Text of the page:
Thursday, August 19, 2010

Some random dissertation talk

So, I almost never talk about the dissertation on here, and I suddenly realized that many of you may have no clue what the work was looking like. Anyway, here is a brief description of the work, for any that are curious. (I just got through chatting with the philo department here on campus, and realized that I need practice talking about the dissertation project).

The dissertation is basically divided into two sections. The first section is dedicated to understanding the way that raising and slaughtering of other animals have changed our mode of production. I want to be precise here, the argument isn't how a different mode of production has given rise to different slaughtering and raising methods, but actually the opposite argument. The way we have killed animals and raised animals has greatly shifted our modes of production. The first obvious way occurs with the invention of the assembly line at the Chicago stockyards (and of course, not just an assembly line, but everything that made Chicago possible. This involved the raise of trains, the invention of refrigerator cars, monocultural agriculture, disciplinary techniques of worker management, new accounting methods, barbed wire, vertical monopolies, feedlots and early genetic manipulations of animals, new advertising techniques, etc). So, the assembly line was birthed through a whole ecology of interactions that centered around and mutually interdependent with Chicago and the packers. In this case, the argument is against a sort of historical accident (though of course, it could have happened otherwise). But that it required a certain disavowal of the animal, a certain biopolitics, that really allowed for these new modes of production ('the machine', as Marx puts it) to develop.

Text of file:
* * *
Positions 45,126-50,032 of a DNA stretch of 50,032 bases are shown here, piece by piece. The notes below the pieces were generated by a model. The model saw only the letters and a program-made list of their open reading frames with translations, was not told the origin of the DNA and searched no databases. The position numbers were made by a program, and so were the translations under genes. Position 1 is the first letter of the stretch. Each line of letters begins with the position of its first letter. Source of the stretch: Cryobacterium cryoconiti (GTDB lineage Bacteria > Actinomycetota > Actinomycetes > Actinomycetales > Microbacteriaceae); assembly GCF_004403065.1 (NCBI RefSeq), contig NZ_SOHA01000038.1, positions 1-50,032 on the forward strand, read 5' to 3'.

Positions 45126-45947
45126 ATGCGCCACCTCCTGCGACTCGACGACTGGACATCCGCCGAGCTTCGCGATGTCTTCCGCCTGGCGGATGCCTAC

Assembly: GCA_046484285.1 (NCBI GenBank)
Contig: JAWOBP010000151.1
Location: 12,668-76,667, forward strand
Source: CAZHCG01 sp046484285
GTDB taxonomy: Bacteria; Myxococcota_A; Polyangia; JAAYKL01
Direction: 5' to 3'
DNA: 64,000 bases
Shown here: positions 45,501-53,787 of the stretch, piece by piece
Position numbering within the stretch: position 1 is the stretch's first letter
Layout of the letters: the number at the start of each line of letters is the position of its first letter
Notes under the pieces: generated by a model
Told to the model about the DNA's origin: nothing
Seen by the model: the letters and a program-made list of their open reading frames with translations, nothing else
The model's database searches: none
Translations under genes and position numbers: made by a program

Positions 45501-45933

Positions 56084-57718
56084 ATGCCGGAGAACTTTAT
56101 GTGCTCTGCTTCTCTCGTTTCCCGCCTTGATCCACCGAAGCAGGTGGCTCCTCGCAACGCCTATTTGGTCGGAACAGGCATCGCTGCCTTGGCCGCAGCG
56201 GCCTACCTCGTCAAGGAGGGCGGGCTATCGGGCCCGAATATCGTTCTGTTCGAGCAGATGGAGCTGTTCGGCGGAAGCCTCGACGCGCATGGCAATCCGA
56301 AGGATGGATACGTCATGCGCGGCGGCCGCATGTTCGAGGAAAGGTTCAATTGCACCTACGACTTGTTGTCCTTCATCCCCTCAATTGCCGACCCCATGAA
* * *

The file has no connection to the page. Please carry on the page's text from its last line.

The next major change obviously culminates in the 1970s with the birth of what we call factory farming. This of course brings in all sorts of biocapital changes in the mode of production. In this case the question of eugenics being rooted so strongly in the animal sciences, and the development of certain reproductive technologies really rises out of animal sciences. But what occurs is a certain molecular or genetic primitive accumulation, and again what begins with animals is now beginning to spread elsewhere.
What is important in all of this is to understand that the disavowal of the animal is not ancillary or even produced by these modes of production, but rather the disavowal of the animal is constitutive to these modes.
The second section of the dissertation focuses on the other end, rather than looking at what we are doing and have done to animals, this section looks at proposed solutions to the question of the animal. In this case I explore the concept of the person, Deleuze and Guattari's notion of becoming-animal, an ontology of vulnerability, and vegetarianism/veganism. I think the last two are the ones that I tend to post about the most on this blog, so I'll let that go for now. I have made some small moves on this blog to what I am interested about in the concept of the person, but it is mostly about how that concept is rooted in property ownership and legal obligations. As far as D&G are concerned, I think their work is pretty awesome, but I think there remains a nagging anthropocentrism to their work, a certain obsession with the human that remains in the notion of becoming-animal.

There was a lot more I wanted to do, but my committee and I agreed that the dissertation was going to be big enough as it was (which is why I don't deal the question of sacrifice or the question of rights in any real detail in the dissertation).

So, that's it.